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AsiaGlobal Voices

Trending Opinions From Across the Region

AsiaGlobal Voices is a curated feed of summaries of opinion articles, columns and editorials published in local languages in media from across Asia.

The publication of AsiaGlobal Voices summaries does not indicate any endorsement by the Asia Global Institute or AsiaGlobal Online of the opinions expressed in them.
The Jobs-Education Mismatch From The Students’ Perspective
Tuesday, May 26, 2020
The Jobs-Education Mismatch From The Students’ Perspective

Cielito F Habito, economist and professor, in his No Free Lunch column in Philippine Daily Inquirer (May 26, 2020)

Summary by Alejandro Reyes

The Jobs-Education Mismatch From The Students’ Perspective

Our high school graduates appear to be making the wrong choices of college courses, as they pursue degrees that do not lead to high-paying jobs. Yet earnings are their primary motivation for getting further education or training, according to a survey of college graduates who completed their studies between 2009 and 2011. The study affirms the widely observed jobs-education mismatch in our labor market, this time from the perspective of the learners.

The survey found that 15 courses accounted for more than 70 percent of the graduates, and nearly half had bachelor’s degrees in just five fields: nursing, elementary and secondary education, business administration, and commerce. But of the graduates in BS Nursing, which was the top course choice comprising 25 percent of females and 18 percent of the males of the graduates surveyed, nearly half (47.2 percent) were not working as nurses. They ended up as contact center information clerks (11 percent), retail and wholesale trade managers (8 percent), general office clerks (6.2 percent), cashiers and ticket clerks (3.5 percent), and even police officers (3.2 percent) and other unrelated occupations.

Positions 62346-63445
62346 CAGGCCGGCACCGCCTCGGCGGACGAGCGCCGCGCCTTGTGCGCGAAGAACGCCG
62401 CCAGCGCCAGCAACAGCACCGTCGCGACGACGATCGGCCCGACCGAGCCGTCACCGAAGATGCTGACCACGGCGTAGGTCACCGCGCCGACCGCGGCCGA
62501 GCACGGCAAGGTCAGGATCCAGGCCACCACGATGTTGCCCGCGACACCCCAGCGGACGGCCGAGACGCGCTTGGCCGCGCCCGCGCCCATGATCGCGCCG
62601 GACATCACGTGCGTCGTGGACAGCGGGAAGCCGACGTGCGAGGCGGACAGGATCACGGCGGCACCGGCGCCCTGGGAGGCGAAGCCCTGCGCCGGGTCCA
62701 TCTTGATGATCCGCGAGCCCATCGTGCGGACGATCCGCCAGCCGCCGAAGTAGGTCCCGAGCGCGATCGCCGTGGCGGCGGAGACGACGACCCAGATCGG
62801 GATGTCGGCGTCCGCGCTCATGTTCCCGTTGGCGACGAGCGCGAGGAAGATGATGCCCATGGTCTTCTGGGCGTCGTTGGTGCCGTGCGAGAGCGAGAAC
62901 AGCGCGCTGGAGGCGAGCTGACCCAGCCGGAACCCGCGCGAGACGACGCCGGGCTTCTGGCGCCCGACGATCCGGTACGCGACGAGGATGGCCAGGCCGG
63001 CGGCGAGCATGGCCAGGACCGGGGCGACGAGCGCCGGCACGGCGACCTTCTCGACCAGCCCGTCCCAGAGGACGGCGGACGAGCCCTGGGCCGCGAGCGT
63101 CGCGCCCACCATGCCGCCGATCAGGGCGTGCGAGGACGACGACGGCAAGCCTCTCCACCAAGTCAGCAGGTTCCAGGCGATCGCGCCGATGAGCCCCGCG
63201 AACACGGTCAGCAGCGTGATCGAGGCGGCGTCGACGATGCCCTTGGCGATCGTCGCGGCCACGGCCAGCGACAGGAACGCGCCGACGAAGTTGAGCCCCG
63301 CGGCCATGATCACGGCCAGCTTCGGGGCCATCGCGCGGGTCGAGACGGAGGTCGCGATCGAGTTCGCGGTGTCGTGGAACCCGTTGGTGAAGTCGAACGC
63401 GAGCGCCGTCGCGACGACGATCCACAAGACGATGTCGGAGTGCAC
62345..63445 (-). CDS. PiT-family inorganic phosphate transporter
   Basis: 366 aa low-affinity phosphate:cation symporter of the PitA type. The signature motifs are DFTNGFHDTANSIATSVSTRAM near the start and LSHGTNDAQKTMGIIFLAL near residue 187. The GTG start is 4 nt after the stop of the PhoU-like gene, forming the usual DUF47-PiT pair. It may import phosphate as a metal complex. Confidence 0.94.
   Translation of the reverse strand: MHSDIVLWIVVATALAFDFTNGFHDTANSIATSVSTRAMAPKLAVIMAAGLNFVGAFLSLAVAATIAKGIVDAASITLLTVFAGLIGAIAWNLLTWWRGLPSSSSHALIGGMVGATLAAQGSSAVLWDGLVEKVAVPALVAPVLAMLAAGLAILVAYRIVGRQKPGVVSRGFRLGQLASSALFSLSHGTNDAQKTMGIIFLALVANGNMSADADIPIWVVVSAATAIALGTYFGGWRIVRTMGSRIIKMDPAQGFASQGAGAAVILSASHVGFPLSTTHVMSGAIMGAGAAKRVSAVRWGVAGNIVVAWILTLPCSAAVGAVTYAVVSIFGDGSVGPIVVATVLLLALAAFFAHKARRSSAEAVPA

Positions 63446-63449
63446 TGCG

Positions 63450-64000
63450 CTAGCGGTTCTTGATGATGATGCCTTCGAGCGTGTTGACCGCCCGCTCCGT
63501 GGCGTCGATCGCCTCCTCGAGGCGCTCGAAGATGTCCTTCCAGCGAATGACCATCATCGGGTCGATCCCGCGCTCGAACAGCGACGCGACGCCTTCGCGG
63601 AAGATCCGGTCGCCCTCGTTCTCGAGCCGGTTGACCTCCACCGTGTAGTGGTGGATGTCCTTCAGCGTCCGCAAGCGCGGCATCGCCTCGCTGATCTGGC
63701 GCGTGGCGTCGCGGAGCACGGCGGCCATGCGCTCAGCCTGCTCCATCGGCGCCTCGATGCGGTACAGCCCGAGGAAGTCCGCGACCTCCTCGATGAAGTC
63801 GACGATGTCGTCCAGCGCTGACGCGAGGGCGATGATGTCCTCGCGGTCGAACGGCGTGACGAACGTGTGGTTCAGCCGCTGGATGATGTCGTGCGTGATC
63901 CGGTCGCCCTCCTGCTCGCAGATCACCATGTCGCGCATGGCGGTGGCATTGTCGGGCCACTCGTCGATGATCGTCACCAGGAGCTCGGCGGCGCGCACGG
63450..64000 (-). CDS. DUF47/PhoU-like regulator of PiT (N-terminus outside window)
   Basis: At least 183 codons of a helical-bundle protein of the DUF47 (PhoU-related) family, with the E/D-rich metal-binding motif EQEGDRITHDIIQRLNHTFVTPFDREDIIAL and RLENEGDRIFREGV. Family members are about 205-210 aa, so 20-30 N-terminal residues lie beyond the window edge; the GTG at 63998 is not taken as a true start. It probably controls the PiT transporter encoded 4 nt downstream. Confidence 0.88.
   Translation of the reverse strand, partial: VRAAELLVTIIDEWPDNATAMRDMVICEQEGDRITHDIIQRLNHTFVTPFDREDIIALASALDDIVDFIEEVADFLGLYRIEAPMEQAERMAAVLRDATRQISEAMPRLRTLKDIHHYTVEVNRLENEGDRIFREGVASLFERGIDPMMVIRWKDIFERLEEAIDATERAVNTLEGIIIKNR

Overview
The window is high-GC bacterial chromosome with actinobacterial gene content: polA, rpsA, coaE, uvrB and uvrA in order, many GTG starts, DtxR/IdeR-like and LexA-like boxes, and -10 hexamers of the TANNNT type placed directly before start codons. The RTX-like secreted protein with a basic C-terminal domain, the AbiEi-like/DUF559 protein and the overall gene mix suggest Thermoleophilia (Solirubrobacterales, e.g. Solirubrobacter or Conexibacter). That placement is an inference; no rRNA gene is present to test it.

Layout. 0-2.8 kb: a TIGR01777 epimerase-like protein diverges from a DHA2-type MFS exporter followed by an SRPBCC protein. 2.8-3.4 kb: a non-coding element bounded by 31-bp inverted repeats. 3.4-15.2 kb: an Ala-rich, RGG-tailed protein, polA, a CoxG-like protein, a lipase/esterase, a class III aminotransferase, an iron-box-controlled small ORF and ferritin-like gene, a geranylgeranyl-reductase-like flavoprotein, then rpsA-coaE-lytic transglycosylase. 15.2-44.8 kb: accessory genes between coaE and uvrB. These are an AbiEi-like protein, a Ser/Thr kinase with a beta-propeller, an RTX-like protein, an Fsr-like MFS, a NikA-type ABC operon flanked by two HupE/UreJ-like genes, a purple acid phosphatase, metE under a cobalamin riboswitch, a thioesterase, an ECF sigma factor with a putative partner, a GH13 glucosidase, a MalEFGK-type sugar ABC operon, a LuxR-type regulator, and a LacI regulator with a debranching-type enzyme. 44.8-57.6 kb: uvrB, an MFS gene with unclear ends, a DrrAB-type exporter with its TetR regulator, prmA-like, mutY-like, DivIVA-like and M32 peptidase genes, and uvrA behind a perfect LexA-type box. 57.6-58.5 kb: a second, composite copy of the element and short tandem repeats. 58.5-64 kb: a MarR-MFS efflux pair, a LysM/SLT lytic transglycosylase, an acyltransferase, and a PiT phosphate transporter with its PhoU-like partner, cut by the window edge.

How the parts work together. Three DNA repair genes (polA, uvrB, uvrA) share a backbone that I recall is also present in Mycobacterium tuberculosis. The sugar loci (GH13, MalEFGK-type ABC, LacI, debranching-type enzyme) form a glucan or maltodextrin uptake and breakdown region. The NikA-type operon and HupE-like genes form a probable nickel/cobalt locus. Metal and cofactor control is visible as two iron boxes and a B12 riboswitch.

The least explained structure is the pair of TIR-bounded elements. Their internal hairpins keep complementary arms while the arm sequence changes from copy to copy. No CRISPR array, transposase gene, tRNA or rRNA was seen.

The biggest mismatch, it turns out, is in the graduates’ lack of the core skills of critical thinking, communication, and problem-solving skills, much more than technical skills. Both employers, in many past studies, and graduates, in this one, point to these as the serious gap that could be hardest to fill. It is the neglect of developing these in basic and college education that our education reforms must seek to change, if Filipinos are to propel our economy and society into one that is competitive, prosperous and resilient.